7. Power of the Court to make orders as to guardianship.-
(1) Where the Court is satisfied that it is for the welfare of a minor that an order should be made- Appointing a guardian of his person or property or both, or declaring a person to be such a guardian the Court may make an order accordingly.
An order under this section shall imply the removal of any guardian who has not been appointed by will or other instrument or appointed or declared by the Court.
Where a guardian has been appointed by will or other instrument or appointed or declare by the Court, an order under this section appointing or declaring another person to be guardian in his stand shall not be made until the powers of the guardian appointed or declare as aforesaid have ceased under the provision of this Act.
(i) It is true that father being a natural guardian of a minor child has a preferential right to claim custody of his son. However, the paramount consideration is the welfare of the minor and not the legal right of a particular party; Goverdhan Lal v. Gajendra Kumar, AIR 2002 Raj 148.
(ii) Minor child expressed her willingness to stay with natural grandparents. The Court considers interest and welfare of minor child and directed custody of child to her maternal parents; M.K. Hari Govindan v. A.R. Rajaram, AIR 2003 Mad 315.
(iii) ‘Declaration’ of a guardian by the Court is recognition of pre-existing rights of that person according to the will of the last guardian of the minor child whereas in ‘appointment’ there is no such pre-existing right and a person has to apply to the Court to be appointed as a guardian.
(iv) Welfare of the minor child is of paramount consideration in the appointment of a guardian. The term guardian has to be taken in its widest possible sense. It has to be measured not only in terms of money and physical comfort but also should include moral and ethical welfare of the child. Welfare of the child depends on facts and circumstances of each particular case; Bimla Devi v. Subhash Chandra Yadav, AIR 1992 Pat 76, see also Elizabeth Dinshaw v. Arvand M. Dinshaw, AIR 1987 SC 3.
(v) The term custody should not be interpreted in its strict sense as physical custody. Custody means custody in the sense of supervision and control over the child. In some cases of recognized institutions for orphans the children have to be kept in the care of suitable private persons or private nursing homes either becuase the institution does not have proper facilities for healthy upbringing of the child or it is undergoing some treatment in some nursing home and in these cases even though the child is not in actual physical custody of the institution they are deemed to be in custody of the recognized institution; Jay Kevin Salerno (in re:), AIR 1988 Bom 139.
(vi) The father’s right to the custody of his minor child is no longer absolute, it is circumscribed by the consideration of the welfare of the minor. The legal right or financial affluence is not decisive but the welfare of the minor which is decisive for the claim of custody; A.V. Venkatakrishnaiah v. S.A. Sathyakumar, AIR 1978 Kant 220. See also Tarun Ranjan Majumdar v. Siddhartha Datta, AIR 1991 Cal 76; Vijayalakshmi v. Inspector of Police, Karur Police Station, Karur, AIR 1991 Mad 243.
(vii) In case of dispute between mother and father for the custody of the child the Court is expected to strike a just and proper balance between the requirements of welfare of the minor child and the rights of the parents over the minor child. The Court should also take into account the preference of the minor child to stay with either parent or grandparent if he is old enough to form an opinion; S. Abboy Naidu v. R. Sundara Ram, AIR 1989 Mad 129.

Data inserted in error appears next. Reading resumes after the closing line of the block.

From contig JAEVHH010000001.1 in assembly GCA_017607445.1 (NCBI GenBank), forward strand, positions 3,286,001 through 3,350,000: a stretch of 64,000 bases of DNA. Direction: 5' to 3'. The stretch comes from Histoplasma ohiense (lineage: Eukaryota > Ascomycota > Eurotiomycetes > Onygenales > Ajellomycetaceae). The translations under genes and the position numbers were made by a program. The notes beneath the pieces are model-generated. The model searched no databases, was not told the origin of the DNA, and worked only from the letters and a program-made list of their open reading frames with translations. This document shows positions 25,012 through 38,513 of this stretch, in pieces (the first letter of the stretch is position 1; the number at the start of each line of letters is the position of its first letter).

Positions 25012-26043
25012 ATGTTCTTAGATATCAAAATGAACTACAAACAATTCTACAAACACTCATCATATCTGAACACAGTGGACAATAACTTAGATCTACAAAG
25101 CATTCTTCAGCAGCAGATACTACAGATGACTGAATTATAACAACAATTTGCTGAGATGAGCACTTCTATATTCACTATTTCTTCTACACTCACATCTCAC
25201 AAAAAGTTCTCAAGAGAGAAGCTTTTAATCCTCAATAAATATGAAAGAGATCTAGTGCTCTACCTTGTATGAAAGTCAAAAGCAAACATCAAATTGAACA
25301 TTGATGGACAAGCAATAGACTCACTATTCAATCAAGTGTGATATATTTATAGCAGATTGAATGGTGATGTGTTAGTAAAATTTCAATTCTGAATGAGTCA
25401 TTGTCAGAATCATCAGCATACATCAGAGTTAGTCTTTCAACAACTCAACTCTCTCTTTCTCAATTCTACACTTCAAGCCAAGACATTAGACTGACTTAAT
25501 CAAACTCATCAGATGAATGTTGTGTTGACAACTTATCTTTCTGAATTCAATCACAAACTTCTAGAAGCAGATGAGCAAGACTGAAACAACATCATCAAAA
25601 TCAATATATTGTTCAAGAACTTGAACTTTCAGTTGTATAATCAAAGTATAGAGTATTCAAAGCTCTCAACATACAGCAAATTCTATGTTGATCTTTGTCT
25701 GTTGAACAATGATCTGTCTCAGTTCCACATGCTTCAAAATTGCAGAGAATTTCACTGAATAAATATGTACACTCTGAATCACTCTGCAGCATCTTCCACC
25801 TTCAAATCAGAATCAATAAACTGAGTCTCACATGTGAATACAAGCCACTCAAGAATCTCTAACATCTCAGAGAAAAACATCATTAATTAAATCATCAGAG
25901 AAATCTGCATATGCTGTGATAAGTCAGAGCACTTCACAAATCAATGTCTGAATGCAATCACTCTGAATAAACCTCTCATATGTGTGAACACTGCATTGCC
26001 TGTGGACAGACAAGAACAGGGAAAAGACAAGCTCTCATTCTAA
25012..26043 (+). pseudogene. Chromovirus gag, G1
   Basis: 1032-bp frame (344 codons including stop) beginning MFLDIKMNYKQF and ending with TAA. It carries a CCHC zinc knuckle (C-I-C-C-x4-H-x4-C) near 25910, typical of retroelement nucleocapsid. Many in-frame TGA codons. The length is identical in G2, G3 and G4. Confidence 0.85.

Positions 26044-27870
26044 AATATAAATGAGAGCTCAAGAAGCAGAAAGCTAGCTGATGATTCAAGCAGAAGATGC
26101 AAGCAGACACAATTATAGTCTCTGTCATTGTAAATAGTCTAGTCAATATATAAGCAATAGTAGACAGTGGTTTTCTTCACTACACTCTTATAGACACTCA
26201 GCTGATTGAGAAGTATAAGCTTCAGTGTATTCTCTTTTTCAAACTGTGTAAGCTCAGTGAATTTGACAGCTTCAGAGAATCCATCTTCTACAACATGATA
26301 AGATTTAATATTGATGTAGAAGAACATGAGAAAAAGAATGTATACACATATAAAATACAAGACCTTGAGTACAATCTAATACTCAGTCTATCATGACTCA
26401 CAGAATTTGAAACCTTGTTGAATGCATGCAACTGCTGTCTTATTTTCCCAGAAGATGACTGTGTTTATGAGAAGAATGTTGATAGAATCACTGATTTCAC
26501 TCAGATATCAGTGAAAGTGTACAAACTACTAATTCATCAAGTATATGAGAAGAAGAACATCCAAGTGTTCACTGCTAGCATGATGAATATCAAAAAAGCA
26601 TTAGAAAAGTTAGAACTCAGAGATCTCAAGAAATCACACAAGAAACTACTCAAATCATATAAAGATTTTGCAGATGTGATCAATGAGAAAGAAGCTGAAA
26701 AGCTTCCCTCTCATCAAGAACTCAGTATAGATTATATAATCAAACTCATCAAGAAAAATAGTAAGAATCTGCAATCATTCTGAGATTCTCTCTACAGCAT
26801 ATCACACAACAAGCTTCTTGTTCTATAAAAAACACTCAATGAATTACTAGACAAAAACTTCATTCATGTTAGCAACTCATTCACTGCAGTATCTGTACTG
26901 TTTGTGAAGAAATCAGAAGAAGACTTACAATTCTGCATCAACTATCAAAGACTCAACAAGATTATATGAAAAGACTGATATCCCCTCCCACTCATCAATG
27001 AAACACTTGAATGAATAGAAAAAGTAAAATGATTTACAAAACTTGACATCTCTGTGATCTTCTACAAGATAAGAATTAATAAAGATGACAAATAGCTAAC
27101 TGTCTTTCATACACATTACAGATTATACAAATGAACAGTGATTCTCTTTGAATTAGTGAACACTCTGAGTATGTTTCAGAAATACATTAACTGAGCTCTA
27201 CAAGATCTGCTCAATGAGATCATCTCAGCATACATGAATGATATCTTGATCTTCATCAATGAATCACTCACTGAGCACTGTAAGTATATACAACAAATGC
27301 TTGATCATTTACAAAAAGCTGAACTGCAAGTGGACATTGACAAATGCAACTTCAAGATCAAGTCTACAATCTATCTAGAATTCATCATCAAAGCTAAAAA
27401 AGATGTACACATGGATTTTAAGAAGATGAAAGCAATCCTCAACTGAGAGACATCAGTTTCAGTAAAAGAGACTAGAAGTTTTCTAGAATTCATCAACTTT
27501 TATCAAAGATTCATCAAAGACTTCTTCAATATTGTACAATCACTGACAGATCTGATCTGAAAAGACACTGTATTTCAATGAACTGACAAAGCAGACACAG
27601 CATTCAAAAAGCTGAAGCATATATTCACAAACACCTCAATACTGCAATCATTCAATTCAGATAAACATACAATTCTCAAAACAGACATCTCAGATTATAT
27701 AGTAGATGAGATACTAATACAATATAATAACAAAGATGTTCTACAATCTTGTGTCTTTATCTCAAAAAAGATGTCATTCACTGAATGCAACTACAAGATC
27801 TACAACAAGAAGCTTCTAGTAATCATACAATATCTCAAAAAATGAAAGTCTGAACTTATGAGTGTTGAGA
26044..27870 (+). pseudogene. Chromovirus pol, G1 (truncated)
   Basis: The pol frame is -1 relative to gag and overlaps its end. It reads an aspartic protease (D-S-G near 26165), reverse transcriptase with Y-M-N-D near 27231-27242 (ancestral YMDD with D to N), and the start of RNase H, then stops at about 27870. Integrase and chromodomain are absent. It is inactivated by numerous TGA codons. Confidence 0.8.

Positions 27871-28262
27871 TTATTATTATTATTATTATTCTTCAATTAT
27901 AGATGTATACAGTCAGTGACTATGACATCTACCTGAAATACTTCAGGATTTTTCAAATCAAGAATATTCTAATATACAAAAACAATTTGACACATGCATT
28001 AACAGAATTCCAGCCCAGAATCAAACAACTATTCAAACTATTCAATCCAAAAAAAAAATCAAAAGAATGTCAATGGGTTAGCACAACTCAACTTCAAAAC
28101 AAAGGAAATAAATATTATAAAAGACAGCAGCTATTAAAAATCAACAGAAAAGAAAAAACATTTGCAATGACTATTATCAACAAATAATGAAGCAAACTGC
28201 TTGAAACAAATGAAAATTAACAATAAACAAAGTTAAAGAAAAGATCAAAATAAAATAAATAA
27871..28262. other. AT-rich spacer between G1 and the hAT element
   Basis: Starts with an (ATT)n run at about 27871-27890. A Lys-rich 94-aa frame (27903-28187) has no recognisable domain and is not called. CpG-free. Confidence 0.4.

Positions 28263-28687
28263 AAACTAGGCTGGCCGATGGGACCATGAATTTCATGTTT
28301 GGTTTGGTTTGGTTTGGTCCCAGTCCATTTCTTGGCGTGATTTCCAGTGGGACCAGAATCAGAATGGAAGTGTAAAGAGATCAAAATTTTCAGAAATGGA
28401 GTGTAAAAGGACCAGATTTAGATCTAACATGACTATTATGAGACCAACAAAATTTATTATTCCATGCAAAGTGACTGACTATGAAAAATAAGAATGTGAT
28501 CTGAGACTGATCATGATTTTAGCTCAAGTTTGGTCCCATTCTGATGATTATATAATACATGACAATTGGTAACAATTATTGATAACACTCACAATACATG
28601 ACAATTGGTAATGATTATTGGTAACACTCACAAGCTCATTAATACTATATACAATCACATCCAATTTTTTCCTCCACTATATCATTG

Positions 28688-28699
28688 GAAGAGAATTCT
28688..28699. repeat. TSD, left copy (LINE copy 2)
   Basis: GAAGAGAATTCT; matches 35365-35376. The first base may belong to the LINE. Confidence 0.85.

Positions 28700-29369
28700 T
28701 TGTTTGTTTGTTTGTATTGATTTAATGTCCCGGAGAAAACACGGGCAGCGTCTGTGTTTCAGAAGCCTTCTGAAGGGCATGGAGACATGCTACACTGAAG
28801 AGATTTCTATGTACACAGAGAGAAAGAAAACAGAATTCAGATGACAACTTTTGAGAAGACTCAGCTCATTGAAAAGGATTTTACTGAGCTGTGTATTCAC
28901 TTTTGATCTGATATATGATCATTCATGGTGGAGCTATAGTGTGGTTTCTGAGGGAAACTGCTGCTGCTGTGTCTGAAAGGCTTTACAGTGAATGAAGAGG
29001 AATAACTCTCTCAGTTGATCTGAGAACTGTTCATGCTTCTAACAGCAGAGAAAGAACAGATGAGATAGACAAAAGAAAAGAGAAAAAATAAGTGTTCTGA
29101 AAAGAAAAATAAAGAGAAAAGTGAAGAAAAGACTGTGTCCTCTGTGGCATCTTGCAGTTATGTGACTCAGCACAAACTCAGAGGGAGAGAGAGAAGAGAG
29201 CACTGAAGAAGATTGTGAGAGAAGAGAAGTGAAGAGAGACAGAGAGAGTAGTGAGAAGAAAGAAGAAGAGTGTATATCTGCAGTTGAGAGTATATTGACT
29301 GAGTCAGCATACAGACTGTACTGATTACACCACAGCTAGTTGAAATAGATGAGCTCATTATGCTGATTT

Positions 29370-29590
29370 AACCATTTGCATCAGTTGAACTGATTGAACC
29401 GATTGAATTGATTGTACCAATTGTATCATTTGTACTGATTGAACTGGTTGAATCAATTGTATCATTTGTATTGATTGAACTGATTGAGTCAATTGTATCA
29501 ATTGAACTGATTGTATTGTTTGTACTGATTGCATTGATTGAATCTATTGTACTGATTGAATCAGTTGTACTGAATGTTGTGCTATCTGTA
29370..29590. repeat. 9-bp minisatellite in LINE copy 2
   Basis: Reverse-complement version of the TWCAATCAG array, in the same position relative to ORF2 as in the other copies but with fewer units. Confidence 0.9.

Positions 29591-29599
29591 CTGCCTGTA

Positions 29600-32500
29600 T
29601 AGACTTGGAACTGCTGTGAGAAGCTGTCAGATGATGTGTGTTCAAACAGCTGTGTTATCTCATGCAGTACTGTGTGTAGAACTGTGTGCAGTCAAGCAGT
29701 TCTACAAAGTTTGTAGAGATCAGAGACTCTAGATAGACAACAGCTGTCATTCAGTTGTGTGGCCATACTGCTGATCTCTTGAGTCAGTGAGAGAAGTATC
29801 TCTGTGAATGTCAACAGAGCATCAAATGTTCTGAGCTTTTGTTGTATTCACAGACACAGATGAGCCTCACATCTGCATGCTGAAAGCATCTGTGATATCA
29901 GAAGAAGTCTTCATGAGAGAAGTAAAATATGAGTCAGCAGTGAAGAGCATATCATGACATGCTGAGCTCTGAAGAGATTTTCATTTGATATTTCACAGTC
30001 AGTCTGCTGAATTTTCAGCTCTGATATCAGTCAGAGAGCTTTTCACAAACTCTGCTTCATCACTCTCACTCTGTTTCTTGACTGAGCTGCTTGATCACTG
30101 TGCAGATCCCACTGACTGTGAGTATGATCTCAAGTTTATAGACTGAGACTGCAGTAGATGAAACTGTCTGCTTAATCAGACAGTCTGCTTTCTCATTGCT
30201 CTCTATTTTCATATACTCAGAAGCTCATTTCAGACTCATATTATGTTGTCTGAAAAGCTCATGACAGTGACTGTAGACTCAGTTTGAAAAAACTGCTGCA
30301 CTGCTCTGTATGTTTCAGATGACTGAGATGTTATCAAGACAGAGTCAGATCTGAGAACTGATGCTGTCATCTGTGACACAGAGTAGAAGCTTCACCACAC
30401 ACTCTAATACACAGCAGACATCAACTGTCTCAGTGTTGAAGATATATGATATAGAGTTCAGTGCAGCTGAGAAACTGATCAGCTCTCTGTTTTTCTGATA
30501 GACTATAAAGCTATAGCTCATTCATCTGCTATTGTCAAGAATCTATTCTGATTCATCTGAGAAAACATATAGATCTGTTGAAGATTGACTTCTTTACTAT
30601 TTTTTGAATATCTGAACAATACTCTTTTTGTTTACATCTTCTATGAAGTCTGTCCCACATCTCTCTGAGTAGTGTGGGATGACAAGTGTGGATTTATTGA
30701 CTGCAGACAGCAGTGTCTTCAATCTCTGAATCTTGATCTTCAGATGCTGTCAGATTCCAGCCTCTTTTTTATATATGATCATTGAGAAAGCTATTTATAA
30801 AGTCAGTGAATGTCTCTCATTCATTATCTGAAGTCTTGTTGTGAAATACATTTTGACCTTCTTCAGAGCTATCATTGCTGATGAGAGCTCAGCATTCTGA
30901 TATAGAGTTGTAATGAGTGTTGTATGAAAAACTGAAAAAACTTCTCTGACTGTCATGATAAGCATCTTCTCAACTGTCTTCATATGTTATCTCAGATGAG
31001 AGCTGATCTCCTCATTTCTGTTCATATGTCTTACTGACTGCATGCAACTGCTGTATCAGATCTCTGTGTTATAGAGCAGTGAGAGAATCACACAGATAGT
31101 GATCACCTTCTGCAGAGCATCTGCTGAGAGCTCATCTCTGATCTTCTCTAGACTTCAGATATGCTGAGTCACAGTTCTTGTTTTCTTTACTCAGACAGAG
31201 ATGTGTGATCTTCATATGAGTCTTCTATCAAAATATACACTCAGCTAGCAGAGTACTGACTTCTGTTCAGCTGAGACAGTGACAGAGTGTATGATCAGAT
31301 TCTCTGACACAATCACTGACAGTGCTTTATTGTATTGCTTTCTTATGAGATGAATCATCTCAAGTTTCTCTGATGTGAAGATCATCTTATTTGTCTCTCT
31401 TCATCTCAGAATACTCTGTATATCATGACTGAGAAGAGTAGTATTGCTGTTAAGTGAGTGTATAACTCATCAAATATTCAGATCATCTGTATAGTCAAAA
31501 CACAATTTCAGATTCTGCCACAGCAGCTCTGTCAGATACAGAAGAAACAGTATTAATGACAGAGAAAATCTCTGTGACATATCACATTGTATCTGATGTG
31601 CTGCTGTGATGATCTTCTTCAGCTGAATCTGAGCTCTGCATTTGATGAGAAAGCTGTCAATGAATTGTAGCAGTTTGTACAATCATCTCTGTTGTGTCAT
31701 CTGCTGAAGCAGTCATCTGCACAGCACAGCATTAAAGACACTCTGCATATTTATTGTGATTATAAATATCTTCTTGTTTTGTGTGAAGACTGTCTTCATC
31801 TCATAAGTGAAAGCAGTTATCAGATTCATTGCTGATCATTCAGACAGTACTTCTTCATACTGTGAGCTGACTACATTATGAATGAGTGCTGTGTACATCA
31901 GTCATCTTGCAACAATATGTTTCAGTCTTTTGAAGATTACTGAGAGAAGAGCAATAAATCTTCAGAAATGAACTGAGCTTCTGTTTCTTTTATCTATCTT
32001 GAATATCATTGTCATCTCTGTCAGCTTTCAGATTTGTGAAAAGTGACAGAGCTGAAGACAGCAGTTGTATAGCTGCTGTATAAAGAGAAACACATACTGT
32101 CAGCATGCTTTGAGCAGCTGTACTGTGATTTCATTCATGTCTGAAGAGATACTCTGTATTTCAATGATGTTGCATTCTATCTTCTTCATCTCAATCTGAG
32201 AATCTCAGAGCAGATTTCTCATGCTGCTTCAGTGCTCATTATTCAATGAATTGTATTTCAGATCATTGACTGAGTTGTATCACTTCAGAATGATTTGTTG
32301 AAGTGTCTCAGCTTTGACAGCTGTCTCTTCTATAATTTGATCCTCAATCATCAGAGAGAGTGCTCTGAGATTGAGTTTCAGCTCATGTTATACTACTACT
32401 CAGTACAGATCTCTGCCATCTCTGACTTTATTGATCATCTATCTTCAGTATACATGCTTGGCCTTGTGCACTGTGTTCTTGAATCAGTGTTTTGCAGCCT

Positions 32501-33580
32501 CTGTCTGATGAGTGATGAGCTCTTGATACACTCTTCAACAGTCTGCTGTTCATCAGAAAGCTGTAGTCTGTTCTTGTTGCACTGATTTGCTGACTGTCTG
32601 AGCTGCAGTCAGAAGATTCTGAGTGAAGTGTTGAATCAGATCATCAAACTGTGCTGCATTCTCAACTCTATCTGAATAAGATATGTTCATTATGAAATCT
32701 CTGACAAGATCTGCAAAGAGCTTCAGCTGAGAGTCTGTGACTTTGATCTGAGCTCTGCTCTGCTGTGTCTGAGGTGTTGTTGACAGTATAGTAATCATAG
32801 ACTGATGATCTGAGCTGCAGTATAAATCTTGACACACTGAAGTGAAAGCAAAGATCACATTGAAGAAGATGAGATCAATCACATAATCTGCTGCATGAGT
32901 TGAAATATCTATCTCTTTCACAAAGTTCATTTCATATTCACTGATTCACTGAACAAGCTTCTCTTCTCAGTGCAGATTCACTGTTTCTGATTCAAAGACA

(viii) The claim for custody of a child by any person should be for bona fide reasons, i.e., out of genuine love and affection for a healthy upbringing of the child in a congenial atmosphere. It should not be for ulterior purposes or to avoid giving maintenance to the mother who is competent to look after the child with all love, care and affection. The only consideration of the Court should be welfare of the child; Dolku Nihal Singh v. Nihal Singh Karnail Singh, AIR 1992 HP 3; See also Thrity Hoshie Dolikuka v. Hoshiam Dolikuka, AIR 1982 SC 1276.
(ix) The parent or grandparent of the child whose custody has been given to the other parent has visitation rights at frequent intervals. In case where the child has attained the age of five years the father of the child can claim custody of the child from the mother who had been given the custody of the child because of its tender age; Mohamed Jameel Ansari v. Ishrath Sajeeda, AIR 1983 AP 106.
(x) Adoption of orphaned children should be first offered to Indians and if any Indian is not coming forward to adopt the child the recognized institution can offer it to foreigners for intercountry adoption. The Supreme Court has laid down guidelines for the adoption of children from recognized institutions; Laxmi Kant Pandey v. Union of India, AIR 1986 SC 272. The child should be in the custody of the recognized institution for a period of at least one month before it can give in the child for adoption. An unrecognised institution or agency can give a child for adoption only through a recognized agency, reaffirmed in; Jay Kevin Salerno (in re:), AIR 1988 Bom 139; Society of Sisters of Charity St. Gerosa Convent v. Karnataka State Council for Child Welfare, AIR 1992 Kant 263; K.S. Council for Child Welfare v. Society of Sisters of C.S.G. Convent, AIR 1994 SC 658.
(xi) Section 7 of the Guardians and Wards Act, 1890 and section 9 of the Hindu Minority and Guardianship Act, 1956 are not inconsistent with each other and operate in two different fields; Shoba Kshirsagar v. Janaki Kshirsagar, AIR 1987 MP 145.